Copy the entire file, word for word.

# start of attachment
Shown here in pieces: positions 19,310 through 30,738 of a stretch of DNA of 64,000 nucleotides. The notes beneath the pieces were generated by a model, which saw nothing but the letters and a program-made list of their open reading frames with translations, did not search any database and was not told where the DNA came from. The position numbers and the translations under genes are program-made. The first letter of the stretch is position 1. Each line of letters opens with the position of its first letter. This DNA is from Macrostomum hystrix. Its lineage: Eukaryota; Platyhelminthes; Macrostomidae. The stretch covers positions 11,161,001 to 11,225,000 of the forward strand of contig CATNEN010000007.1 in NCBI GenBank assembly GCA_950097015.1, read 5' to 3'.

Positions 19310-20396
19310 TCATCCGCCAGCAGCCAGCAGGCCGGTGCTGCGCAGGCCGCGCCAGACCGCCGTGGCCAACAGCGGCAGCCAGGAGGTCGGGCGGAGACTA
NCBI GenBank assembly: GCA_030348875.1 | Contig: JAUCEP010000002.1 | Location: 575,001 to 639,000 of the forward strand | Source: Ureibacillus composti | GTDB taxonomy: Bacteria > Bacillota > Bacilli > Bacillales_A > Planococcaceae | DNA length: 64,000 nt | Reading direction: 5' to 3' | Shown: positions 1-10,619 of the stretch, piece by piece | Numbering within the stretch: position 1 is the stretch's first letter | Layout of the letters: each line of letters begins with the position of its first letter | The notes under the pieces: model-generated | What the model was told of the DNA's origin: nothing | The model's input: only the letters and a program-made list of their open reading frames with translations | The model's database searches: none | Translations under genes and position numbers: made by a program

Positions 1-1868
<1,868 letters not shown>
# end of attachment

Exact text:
Shown here in pieces: positions 19,310 through 30,738 of a stretch of DNA of 64,000 nucleotides. The notes beneath the pieces were generated by a model, which saw nothing but the letters and a program-made list of their open reading frames with translations, did not search any database and was not told where the DNA came from. The position numbers and the translations under genes are program-made. The first letter of the stretch is position 1. Each line of letters opens with the position of its first letter. This DNA is from Macrostomum hystrix. Its lineage: Eukaryota; Platyhelminthes; Macrostomidae. The stretch covers positions 11,161,001 to 11,225,000 of the forward strand of contig CATNEN010000007.1 in NCBI GenBank assembly GCA_950097015.1, read 5' to 3'.

Positions 19310-20396
19310 TCATCCGCCAGCAGCCAGCAGGCCGGTGCTGCGCAGGCCGCGCCAGACCGCCGTGGCCAACAGCGGCAGCCAGGAGGTCGGGCGGAGACTA
NCBI GenBank assembly: GCA_030348875.1 | Contig: JAUCEP010000002.1 | Location: 575,001 to 639,000 of the forward strand | Source: Ureibacillus composti | GTDB taxonomy: Bacteria > Bacillota > Bacilli > Bacillales_A > Planococcaceae | DNA length: 64,000 nt | Reading direction: 5' to 3' | Shown: positions 1-10,619 of the stretch, piece by piece | Numbering within the stretch: position 1 is the stretch's first letter | Layout of the letters: each line of letters begins with the position of its first letter | The notes under the pieces: model-generated | What the model was told of the DNA's origin: nothing | The model's input: only the letters and a program-made list of their open reading frames with translations | The model's database searches: none | Translations under genes and position numbers: made by a program

Positions 1-1868
<1,868 letters not shown>